Start a title with the word Escape and end it with the word Egypt and depending on the preposition you link them with (from or into), you will find yourself either entering an Old Testament story hinged in time on the vernal equinox, or else a New Testament tale revolving around the winter solstice.
La Huida (The Escape) is the title of one work among the 19 in the Toronto Consort’s recently completed program Navidad: A Spanish Christmas, December 8 to 10 at Trinity-St. Paul’s Centre. It was the last song before the intermission; the silence that followed its final drumbeat was a moment of dark stillness at the centre of a swirling panoply of festive musical light. A masterfully curated moment of disquiet, of hopelessness and hope, with “escape from” and “escape to” balancing, literally and figuratively, on a knife edge.
The song’s twelve lines of text are, in the context of this concert, squarely based in the gospel of Matthew, in the story, as Matthew tells it, of the flight of Joseph and Mary and the infant Jesus into Egypt to escape Herod’s edict to quash talk of the birth of a potential future charismatic leader of a Palestinian uprising by killing off all the (male) babies born at the time.
¡Vamos! ¡Vamos! ¡Burrito apura! it begins.
(Come on! Come on! Hurry up little donkey!
If you don’t hurry up they will catch them
Along the path, along the salitral [salt flats].
They are already slitting throats,
The dagger is already wet with blood.
If you don’t hurry up they will catch them.
¡Vamos! ¡Vamos! ¡Burrito apura!)
And then, out of hopelessness, hope.
Niňo bonito, no lloris mi amor.
Ya llegaremos a tierra mejor.
(Beautiful child, don’t cry my darling.
Soon we will arrive at a better land.
Go to sleep now, don’t cry.
I will cradle you in my arms,
Bass drums beating in my heart.
¡Vamos! ¡Vamos! ¡Burrito apura!)
One mother and father exhorting one child not to cry, on the road from hell to hope. And at the same time, a compelling evocation of the plight of the tens of millions of such people in our world today. And all this in a Christmas concert by a 45-year old ensemble ostensibly focussed on the discovery and re-creation of music 300 to 500 years old. Several very interesting things are happening here in terms of engaged artistic practice, and it’s worth taking a closer look.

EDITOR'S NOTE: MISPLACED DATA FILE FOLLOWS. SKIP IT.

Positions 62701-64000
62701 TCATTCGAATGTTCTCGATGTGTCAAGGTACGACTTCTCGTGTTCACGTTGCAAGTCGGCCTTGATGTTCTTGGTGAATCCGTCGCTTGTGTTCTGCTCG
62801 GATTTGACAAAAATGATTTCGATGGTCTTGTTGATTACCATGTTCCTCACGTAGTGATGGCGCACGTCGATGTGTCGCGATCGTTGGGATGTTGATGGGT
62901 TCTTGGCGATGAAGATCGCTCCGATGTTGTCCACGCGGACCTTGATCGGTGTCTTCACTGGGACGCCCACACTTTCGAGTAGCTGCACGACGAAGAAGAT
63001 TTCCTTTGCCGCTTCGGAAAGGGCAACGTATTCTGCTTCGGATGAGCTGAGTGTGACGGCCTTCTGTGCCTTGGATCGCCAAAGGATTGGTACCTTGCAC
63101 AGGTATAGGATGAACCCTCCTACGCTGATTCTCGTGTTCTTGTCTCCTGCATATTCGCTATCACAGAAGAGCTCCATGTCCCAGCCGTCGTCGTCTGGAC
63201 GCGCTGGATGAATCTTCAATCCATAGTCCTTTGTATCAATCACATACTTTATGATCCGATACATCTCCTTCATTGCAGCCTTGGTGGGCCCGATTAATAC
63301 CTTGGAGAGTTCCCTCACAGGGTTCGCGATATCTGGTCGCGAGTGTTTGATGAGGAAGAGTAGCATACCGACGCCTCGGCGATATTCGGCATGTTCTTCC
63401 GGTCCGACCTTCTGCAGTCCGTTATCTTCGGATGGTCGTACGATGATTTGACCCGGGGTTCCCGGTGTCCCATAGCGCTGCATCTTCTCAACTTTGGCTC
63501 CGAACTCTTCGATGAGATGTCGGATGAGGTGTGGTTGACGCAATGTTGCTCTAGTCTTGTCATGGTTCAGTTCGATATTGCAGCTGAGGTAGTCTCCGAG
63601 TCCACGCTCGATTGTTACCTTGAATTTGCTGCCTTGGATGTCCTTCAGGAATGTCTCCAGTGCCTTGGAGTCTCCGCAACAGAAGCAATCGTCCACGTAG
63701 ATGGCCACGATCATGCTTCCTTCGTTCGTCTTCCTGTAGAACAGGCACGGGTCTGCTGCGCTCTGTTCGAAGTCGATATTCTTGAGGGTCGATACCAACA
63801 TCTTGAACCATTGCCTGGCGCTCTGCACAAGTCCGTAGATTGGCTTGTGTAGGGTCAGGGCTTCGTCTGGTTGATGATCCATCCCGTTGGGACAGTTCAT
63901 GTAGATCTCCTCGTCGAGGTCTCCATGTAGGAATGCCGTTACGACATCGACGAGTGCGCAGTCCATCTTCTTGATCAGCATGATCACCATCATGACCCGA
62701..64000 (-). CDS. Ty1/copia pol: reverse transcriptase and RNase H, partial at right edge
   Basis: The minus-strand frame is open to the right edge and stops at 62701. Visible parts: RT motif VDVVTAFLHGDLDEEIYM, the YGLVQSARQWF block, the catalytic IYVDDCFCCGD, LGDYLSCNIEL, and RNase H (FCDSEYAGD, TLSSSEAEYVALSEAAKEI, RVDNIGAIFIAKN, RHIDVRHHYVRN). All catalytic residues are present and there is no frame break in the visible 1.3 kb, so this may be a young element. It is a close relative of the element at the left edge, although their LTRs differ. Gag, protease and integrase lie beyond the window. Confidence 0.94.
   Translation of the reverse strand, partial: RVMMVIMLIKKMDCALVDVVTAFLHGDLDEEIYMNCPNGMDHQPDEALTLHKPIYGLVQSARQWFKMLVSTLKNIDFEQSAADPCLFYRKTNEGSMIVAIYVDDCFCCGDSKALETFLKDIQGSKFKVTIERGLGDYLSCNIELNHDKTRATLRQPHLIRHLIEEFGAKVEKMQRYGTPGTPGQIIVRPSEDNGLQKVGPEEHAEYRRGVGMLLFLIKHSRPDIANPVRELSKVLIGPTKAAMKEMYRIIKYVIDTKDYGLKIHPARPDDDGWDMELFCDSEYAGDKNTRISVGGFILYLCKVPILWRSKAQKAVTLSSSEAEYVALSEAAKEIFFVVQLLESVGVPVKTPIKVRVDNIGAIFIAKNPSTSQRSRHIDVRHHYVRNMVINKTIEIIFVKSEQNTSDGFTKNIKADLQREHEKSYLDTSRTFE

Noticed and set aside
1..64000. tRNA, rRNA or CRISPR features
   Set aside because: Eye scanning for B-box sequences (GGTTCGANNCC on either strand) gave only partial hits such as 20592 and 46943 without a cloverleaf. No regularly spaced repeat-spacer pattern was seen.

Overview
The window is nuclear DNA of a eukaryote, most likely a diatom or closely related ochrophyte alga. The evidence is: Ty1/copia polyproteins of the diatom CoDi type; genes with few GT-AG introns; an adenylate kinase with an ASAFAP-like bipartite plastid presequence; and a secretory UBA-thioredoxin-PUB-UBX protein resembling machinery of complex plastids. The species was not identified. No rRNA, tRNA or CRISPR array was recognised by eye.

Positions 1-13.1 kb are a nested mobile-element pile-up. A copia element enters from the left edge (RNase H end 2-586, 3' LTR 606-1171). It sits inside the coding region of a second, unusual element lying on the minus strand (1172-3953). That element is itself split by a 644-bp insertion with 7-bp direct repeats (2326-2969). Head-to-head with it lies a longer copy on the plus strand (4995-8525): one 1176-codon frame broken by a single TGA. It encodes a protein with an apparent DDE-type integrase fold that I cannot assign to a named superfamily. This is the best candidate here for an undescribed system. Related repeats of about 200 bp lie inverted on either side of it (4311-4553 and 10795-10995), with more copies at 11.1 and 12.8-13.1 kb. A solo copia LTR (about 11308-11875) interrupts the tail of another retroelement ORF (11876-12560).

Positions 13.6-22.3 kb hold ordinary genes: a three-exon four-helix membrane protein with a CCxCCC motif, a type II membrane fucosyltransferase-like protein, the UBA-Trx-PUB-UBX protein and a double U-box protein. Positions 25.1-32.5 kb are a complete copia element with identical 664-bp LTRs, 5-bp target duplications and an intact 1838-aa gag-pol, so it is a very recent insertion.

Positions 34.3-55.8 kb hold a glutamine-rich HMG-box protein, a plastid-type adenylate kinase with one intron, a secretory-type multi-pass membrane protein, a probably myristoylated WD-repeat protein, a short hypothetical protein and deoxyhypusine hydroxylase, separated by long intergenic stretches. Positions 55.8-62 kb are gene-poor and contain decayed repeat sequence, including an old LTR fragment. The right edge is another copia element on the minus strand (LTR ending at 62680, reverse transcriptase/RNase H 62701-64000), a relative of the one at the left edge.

Unlike the bulk of 19th and early to mid-20th century classical repertoire where every note (and most of the composer’s desired creative nuances) is captured on paper, the further back in musical time one drills down, the more complex and multifaceted the work of the musician becomes. Paradoxically, the older the music, the greater the chance that one will be playing or hearing it for the first time. Throughout its 45 years, the Toronto Consort has been driven by this spirit of inquiry, but particularly so since 1993, under David Fallis’ artistic directorship. Rather than historically informed performance, one might say that their programs are historically enlightened – not just going back in time, but revealing the timeless.
Take the subtitle of this particular show: “A Spanish Christmas.” Given the Consort’s primary interests one might safely have expected to be treated to an evening of the music of Spain of the 16th, 17th and 18th centuries. But right from the start the word “Spanish” has perhaps unanticipated resonances: During the historical period being explored, it is the primary language not just of Spain but of the conquistadors of a significant portion of the Americas. Almost all the evening’s works, as described in the program, were what is known as villancicos, “a distinctively Spanish song form that has enjoyed a long history of popularity across Spain and Latin America continuously from the late 15th century.”
But the concert widened the lens even beyond that fact: it became geography, history, religion and politics all rolled into one, starting with the first two villancicos on the program, sung in Nahuatl and Quechua (both Indigenous languages, and the latter still the mother tongue of more than 10 million people in Latin America.) Right from the start there was a tension (for those who chose to hear it) between the language and the substance of the songs, between the challenges facing a single biblical family and those that confront countless displaced or disrespected people today – with the inescapable reality of proselytizing intent, and all its historical consequences, roiling just below the surface.
At the end of the first half of the concert, La Huida, as already mentioned, stripped all the tinsel from the Christmas tree. Written by Argentinian composer Ariel Ramirez (1921-2010), it carried the truth of its message into the present without the kind of didacticism that sometimes allows an audience to distance themselves from the urgent currency of a necessary message.
As important to the Consort’s artistic practice as the integrity of their research is the extent to which they have the hunger (and the musicianship to go with it) to truly learn from their guests. In this case the catalyst was Rodrigo Chavez, who joined the Consort onstage on charango and percussion. Director of Cassava Latin Rhythms band, the Argentinian born and trained Chavez is a prominent exponent of contemporary Latino-Canadian music, with a deep interest in connecting his own creative vision with the deep roots of Native and Afro-Latin percussion, playing a prominent role in Ontario’s burgeoning global music scene.
The joy of musical exploration and shared discovery was everywhere to be seen on the Trinity-St. Paul’s stage in this concert. And the program’s effortless linking of past and present bodes well for a future in which committed musicians do not leave their consciences at the door in the pursuit of the arcane, no matter how tempting, in troubled times, escapism can be.
David Perlman is publisher of The WholeNote, and can be reached at firstname.lastname@example.org.